BMC Polls: Meet the campaign managers, who are moulding strategies for major political parties
They are the ones with the Midas touch, the ones who create a brand out of a politico, the ones who can make or break political careers with one fell swoop. Meet the campaign managers of major political parties who are shoring up their strategies for the BMC election
They are the ones with the Midas touch, the ones who create a brand out of a politico, the ones who can make or break political careers with one fell swoop. Meet the campaign managers of major political parties who are shoring up their strategies for the BMC election.
Shiv sena’s three musketeers
Three Sainiks drive the party’s strategy wagon: MLC and advocate Anil Parab, Rajya Sabha MP Anil Desai, and party chief Uddhav Thackeray’s assistant and secretary, Milind Narvekar. The party is relying on a “show and tell” plan; it’s tooting all the promises it has delivered on, while reminding voters that it’s in it for the long haul.
(From left) MP Anil Desai, Anil Parab and Milind Narvekar
Parab handles all legal and technical issues, and the seat calculations. Desai, who looks into policy formations, crunches political data and helps make sense of them.
But has the party had to rethink its strategy after ending its 25-year-old alliance with the BJP? Desai claims that the BJP had been riding on the Sena’s strength all long. “They (BJP) were throwing criticism our way, saying we lacked in transparency, but the Economic Survey tabled in Parliament last week has ranked the BMC No. 1 in terms of transparency and accountability. The BJP’s claims have fallen flat.”
Narvekar, a powerful equivocator in political circles, is known as Uddhav’s ‘eye.’ He also plays a crucial role in recruitments. “He has equations across parties and keeps tabs on how content people are in their respective parties,” says Desai.
In BJP, the leader knows best
The party’s strategy seems to be 'follow the leader'. With prominent figures such as CM Devendra Fadnavis and PM ÂNarendra Modi heading the cabinets, the party appears to have adopted a trickle-down centralised strategy, the reins of which lie with the BJP’s state spokesperson, Shweta Shalini.
BJP spokesperson Shweta Shalini
"We are taking our leader(s)'s vision to every person across the state," she says. “The strategy has remained the same in that aspect. It wasn’t dependent on any alliance.” Shalini says the party will focus on the spirit of Mumbai (a la the ‘Mi Mumbai’ campaign). But is the strategy enough to win without the Sena? “Change is inevitable; we are winning,” she says.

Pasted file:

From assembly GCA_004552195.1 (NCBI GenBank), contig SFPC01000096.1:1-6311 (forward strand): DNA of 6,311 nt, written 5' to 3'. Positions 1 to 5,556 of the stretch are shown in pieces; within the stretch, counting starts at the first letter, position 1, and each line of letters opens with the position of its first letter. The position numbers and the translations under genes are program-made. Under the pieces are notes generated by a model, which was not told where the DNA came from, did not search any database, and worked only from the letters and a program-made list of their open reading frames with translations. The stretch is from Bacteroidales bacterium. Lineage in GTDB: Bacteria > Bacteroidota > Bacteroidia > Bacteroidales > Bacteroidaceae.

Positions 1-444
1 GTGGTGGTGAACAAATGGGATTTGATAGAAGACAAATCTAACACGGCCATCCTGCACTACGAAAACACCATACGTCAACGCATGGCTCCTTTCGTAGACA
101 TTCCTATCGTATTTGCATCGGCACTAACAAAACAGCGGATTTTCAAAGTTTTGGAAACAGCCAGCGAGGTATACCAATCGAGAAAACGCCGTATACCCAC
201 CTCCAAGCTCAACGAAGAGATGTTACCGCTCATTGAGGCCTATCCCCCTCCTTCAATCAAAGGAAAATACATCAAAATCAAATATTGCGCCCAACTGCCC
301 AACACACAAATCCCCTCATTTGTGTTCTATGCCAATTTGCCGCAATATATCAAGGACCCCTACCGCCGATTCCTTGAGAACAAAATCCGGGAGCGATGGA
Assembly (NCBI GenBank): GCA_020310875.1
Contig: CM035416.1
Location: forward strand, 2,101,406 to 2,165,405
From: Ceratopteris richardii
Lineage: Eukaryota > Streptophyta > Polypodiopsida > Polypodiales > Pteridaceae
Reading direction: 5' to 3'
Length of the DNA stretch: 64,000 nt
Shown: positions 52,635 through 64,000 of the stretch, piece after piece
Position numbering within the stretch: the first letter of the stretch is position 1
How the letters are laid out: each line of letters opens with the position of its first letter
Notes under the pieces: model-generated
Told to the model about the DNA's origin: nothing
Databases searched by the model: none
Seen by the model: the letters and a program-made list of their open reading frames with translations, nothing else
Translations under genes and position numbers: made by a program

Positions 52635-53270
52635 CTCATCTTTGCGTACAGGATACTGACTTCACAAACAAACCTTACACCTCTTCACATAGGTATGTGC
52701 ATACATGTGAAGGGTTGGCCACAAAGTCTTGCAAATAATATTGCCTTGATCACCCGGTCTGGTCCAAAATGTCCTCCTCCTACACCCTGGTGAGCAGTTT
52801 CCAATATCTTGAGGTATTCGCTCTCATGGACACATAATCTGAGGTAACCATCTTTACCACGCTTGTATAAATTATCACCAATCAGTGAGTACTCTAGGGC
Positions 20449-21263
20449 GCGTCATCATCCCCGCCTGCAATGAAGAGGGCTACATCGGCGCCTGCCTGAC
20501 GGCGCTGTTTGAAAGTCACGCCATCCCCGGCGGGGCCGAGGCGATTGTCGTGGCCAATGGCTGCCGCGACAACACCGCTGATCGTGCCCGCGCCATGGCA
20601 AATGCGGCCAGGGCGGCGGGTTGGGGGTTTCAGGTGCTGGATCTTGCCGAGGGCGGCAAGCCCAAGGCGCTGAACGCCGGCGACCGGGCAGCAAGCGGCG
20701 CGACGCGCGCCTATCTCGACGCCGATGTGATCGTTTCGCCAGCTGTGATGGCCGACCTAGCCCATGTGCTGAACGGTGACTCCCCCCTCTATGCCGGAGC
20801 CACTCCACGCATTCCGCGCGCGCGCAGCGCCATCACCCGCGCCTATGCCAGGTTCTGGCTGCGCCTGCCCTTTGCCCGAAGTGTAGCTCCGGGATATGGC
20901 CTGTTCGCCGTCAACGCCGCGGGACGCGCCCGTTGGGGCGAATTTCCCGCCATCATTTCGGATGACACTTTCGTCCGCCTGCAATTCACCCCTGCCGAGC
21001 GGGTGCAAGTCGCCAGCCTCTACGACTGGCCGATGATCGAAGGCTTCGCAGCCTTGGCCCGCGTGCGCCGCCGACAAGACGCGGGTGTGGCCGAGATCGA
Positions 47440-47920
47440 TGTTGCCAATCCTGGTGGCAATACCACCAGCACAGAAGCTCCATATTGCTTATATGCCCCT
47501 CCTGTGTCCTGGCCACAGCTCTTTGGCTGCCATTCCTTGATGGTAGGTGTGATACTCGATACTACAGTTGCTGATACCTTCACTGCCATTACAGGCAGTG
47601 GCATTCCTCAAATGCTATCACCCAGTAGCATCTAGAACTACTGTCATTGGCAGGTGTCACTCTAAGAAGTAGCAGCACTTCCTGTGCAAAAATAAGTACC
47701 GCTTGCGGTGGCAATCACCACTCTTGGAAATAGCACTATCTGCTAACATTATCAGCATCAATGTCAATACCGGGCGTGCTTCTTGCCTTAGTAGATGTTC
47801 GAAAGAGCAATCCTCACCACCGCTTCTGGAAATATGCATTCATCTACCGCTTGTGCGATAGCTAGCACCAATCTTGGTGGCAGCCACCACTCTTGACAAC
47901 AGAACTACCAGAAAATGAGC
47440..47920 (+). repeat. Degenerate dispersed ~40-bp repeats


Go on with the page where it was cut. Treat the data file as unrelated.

BJP-Sena’s loss, Congress’s gain
With over 25 years of political mileage, Leader of the Opposition Pravin Chheda has picked Jitendra Mehta (50), Manthan Mehta (26), Sanjay Mucchada (53) and Manish Vora (45) to overlook the campaign strategy.
Congress leader Pravin Chedda and team
The Congress’ plan seems straightforward: Ride on the BJP-Shiv Sena’s corruption wave. “The BJP-Sena have been fighting and playing the blame game amongst themselves. This itself is a plus point for the Congress,” says Chheda.
It’s the Gujarati and Jain vote bank — 17% of the city’s voter base and 60% of Ghatkopar’s — that the party is relying on. “The Gujarati or Jain community is a majority in around 50 of 227 constituencies,” reveals Mehta. He says the party would rid the BMCâÂÂÂÂÂÂof corruption if it came to power by making every tender process “more transparent”.
Corporator Rais Shaikh
SP to wave growth card
Moulding its strategy is corporator Rais Shaikh. The party will play its development card, basing it on the recent success it enjoyed in Govandi under Shaikh. Shaikh and his team have been reaching out to the youth through weekly meetings in Wadala, Sewri, Kurla and south Mumbai.
The Marathi manoos still has MNS’ heart
Shalini Thackeray, general secretary, and leaders Shirish Sawant and Nitin Sardesai form the MNS’ core campaign strategy team. They are focusing primarily on “drawing a contrasting parallel to the work of the BMC” as well as the tried and tested appeal to the sentiments of the Marathi manoos.
The party yesterday began highlighting the development works — as its “biggest strategy” — it has accomplished in Nashik, which, too, goes to polls on February 21. Nashik had won the India’s most promising city award in 2015 under the leadership of MNS.
Shalini reiterates the party’s frequent grouse of ‘the sons of the soil’ getting a short shrift. “We are against the heavy influx of people coming into Mumbai and taking the Mumbaikar’s due right away.” The MNS hopes to make a direct voter connect with posters on the backs of seats of BEST buses.
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